Director Neels Castillon of RSA Films brings a virtual reality workout into the physical world with breathtaking style in "Feel the Real," a spot backing VR fitness app Supernatural.
The commercial depicts a futuristic boxing match between a man and fast-moving orbs. These airborne opponents just keep coming as he engages in battle from a platform on the beach, shattering each sphere with well-timed hooks and jabs.
This first ad in a brand relaunch for Meta-owned Supernatural illustrates the immersive nature of a high-intensity VR workout designed to make you sweat:
Paris-based Castillon was initially skeptical about the concept of VR fitness, but he changed his mind after giving Supernatural a try via the Meta Quest headset.
"I was sweating so much. I was like, 'Wow, that's actually like a real sport, a real workout.' I really wanted to express that idea in the film. I wanted to see the real sweat. I wanted to see a transformation of the guy," Castillon says.
He collaborated with the Supernatural team, including co-founder Chris Milk, known for creating VR imagery. "It was great to work with him because he also has a great background as a director. So, we could speak the same language," Castillon says.
The brand set out "to get real light, real emotion coming from the landscape. Because when you subscribe to Supernatural, you really are immersed in the landscape."
Castillon shot in Vetrahorn, Iceland, where mountains dramatically meet black sand on the Stokksnes peninsula. "I knew that we could do something really awesome, even in October when the weather is super tricky," says Castillon, who has filmed several projects in the Nordic island nation.
A storm approached as his crew prepped for the job, cutting five days of planning to 48 hours.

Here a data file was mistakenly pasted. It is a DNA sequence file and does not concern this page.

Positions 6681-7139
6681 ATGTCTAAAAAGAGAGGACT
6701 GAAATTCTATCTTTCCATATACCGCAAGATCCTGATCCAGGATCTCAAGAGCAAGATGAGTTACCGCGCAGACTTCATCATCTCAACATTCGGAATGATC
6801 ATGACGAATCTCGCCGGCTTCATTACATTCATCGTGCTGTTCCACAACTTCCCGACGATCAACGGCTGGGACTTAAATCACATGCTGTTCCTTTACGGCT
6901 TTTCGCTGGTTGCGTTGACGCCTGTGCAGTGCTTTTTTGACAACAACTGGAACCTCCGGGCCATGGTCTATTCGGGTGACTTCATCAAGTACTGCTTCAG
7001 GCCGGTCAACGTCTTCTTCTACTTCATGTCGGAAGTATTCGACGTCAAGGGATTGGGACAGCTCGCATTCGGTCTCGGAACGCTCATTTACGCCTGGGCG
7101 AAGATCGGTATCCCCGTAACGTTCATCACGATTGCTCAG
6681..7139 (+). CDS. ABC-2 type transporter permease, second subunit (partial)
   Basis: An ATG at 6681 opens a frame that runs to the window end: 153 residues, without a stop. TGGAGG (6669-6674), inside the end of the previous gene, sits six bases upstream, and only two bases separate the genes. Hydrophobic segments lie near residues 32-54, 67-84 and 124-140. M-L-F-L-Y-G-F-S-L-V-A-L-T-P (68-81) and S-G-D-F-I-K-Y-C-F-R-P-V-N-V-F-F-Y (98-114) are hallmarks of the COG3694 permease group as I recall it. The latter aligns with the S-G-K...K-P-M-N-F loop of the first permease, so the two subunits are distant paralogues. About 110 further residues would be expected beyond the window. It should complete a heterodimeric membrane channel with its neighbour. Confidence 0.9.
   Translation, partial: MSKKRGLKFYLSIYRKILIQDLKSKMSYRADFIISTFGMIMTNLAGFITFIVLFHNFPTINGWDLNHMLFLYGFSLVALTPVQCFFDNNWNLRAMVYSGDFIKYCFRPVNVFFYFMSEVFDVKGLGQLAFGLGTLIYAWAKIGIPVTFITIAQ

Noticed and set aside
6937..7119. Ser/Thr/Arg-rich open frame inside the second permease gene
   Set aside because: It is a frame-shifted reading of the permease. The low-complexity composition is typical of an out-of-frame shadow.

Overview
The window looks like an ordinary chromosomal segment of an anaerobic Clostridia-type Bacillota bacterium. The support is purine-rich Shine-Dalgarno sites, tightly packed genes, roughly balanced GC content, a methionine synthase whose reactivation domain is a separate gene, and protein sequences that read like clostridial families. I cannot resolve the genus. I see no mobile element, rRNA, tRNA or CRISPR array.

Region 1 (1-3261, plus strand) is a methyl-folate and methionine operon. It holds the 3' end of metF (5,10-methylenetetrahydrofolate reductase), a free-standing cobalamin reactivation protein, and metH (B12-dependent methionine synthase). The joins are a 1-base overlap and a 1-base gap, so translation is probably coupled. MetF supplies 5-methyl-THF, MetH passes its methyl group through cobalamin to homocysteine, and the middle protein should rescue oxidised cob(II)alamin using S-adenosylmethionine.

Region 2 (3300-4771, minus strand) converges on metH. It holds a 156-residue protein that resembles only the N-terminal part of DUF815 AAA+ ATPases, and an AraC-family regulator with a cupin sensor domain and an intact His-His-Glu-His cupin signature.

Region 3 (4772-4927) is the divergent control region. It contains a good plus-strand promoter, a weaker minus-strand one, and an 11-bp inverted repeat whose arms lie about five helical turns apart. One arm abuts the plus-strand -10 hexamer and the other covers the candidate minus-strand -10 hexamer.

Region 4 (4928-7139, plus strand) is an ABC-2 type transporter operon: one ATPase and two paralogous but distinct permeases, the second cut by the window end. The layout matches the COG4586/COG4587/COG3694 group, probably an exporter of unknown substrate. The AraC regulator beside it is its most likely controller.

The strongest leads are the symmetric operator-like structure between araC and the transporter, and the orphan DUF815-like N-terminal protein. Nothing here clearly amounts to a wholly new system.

Still, Castillon achieved his goal of shooting 90 percent of what we see in the spot in camera. At one point, the boxer was filmed punching a small drone fitted with a GoPro. (The drone's propellers were covered with rubber to protect the performer's hand.) “It worked out very well. I love this shot," Castillon says. "I wanted a POV shot of the target coming at him and being smashed to reinforce the immersive feeling."
VFX artisans at The Mill created the orbs in post and enhanced ice explosions and sparks that were shot on location.
The piece stars Ferdinand Fotso; he's a competitive boxer but not a professional actor. "He didn't overthink everything, and he was very natural," the filmmaker says.
Choreographer Fanny Sage handled casting for both spots. "She has a great network of dancers, artists, people she knows. When it comes to finding people that know how to move, I prefer to do the casting with a choreographer because she finds the best ones," Castillon says.
Sage stood near Fotso as he threw punches on the platform, counting beats for him. "I needed him to be on the beat," Castillon says
That was important because the action is set to rapper Doechii's "Crazy," a song that ripples with energy.
"It just makes you want to let go, makes you want to move and be free," Castillon says.